Southeast Energy News

Tampa utility will close coal plant 20 years early in shift to solar

SOLAR: Tampa Electric doubles its target for solar power, beginning construction of four new projects totaling 225 MW and announcing plans to retire a coal plant two decades ahead of schedule. (Florida Politics)

ALSO:
• A North Carolina solar developer re-applies to build a 149 MW facility in Virginia, less than two months after it withdrew its proposal in the face of public opposition. (Culpeper Star-Exponent)
• Duke Energy and Ameresco collaborate to build a floating photovoltaic solar microgrid at North Carolina’s Fort Bragg military base. (Microgrid Knowledge)

***SPONSORED LINK: North Carolina Sustainable Energy Association is offering a virtual clean energy continuing legal education (CLE) course on Feb. 2, with a specific focus on the Southeast region. Register today! ***

POLITICS:
• Two coal-country Republicans from central Appalachia secure prominent spots on congressional subcommittees with environmental and investigative power. (E&E News, subscription)
• Florida environmental groups cheer President Biden’s early executive orders, which they say are necessary to combat climate change that’s already occurring and which disproportionately affects minority communities. (WLTV)

COAL:
• West Virginia’s coal lobby braces for a “pretty tough time” under the Biden administration. (WV Metro News)
• After West Virginia makes changes to how it funds reclamation of former coal mines, environmental groups drop a lawsuit but remain concerned about the potential for coal bankruptcies to overwhelm states’ ability to pay for cleanup. (Charleston Gazette-Mail)
• A safety inspector at a now-bankrupt Kentucky coal mine becomes the third person, of nine that have been charged, to plead guilty to rigging dust-monitoring equipment to skirt safety rules. (Associated Press)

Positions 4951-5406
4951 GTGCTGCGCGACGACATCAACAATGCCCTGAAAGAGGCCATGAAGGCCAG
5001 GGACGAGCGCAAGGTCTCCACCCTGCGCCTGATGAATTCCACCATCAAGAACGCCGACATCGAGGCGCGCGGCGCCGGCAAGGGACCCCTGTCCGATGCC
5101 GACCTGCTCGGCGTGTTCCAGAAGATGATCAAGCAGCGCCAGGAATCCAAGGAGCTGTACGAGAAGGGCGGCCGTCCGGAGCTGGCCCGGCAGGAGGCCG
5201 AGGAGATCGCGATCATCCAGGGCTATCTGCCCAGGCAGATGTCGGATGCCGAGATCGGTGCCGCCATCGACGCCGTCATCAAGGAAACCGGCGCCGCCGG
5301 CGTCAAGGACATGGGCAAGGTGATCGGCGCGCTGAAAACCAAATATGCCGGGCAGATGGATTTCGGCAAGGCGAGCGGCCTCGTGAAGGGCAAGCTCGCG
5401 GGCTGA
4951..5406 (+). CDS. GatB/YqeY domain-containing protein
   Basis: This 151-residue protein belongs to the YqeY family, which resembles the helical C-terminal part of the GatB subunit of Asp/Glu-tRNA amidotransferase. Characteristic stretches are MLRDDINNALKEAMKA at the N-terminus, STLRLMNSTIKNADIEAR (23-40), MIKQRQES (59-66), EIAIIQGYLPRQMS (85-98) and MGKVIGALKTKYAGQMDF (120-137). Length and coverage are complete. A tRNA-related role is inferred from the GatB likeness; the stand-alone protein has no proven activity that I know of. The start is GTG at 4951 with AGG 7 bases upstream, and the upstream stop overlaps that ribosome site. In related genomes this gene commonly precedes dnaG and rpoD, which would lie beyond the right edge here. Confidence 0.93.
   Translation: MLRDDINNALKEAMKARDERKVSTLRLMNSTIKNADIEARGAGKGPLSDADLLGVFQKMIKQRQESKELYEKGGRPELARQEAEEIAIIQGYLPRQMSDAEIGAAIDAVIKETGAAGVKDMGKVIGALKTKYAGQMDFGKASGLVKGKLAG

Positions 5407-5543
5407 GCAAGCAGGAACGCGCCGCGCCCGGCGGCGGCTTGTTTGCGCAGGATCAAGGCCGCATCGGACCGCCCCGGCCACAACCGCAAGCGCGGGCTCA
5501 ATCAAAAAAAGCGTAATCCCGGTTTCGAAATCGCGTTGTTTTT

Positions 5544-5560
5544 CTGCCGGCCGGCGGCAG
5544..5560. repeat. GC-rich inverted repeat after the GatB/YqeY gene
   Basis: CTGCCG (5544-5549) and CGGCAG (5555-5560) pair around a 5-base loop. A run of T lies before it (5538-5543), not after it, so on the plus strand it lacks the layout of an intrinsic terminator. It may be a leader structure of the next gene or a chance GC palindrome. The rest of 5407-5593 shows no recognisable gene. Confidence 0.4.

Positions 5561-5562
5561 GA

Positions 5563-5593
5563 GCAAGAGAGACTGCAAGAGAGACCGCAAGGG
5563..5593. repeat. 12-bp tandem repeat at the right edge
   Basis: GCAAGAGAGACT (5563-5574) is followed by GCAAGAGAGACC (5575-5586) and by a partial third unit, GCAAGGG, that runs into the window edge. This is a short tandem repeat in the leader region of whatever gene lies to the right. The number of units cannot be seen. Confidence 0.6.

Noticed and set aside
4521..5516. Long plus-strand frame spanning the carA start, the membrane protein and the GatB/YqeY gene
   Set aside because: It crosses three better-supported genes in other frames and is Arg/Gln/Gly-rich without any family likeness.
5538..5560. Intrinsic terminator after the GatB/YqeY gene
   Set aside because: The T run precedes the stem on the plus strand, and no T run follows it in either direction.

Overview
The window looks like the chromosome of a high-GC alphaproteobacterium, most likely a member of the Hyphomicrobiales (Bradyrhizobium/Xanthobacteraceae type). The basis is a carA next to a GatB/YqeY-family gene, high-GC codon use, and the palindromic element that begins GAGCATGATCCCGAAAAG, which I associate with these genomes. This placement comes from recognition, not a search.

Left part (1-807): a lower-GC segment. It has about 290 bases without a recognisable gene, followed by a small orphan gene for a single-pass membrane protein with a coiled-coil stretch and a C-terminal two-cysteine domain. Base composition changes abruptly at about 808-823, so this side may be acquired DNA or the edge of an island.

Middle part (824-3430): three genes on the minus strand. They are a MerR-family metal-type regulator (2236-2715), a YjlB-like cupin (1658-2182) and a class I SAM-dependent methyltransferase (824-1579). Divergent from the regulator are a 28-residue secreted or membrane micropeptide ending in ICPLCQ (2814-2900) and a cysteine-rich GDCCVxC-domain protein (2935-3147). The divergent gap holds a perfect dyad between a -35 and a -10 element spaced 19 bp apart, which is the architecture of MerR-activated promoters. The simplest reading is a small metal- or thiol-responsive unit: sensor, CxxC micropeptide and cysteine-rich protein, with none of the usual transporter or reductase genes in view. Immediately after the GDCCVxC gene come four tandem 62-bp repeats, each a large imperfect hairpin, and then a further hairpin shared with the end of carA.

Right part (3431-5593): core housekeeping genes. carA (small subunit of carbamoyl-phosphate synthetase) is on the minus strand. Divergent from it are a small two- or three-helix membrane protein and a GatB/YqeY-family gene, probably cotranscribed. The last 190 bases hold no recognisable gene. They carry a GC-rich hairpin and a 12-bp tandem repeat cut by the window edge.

OIL & GAS: President Biden’s cancellation of the Keystone XL pipeline probably will benefit west Texas oil drillers but negatively affect regional refineries by reducing supply, says a state economics professor. (KLBK)

WIND: A north Texas group advocates against wind power as a potential threat to the endangered whooping crane, and succeeds in pushing one developer to cancel its plans. (KFDX)

ELECTRIC VEHICLES: A German company expands its carbon composite manufacturing in Arkansas to include components for electric vehicles. (Northwest Arkansas Democrat-Gazette)

COMMENTARY:
• San Antonio’s city-owned electric utility should close a coal-fired plant even though it was built relatively recently, in part because it imports most of its fuel from other states, writes the leader of a conservative group that advocates for energy innovation. (San Antonio Express-News)
• Despite his campaign promises to save coal, Donald Trump leaves office with the industry in collapse, writes a columnist. (Northwest Florida Daily News)
• A Texas newspaper editorial board welcomes federal funding for a ship channel, both for its short-term benefit for the oil and petrochemical industries and for longer-term cargo trade as those industries fade. (Beaumont Enterprise)

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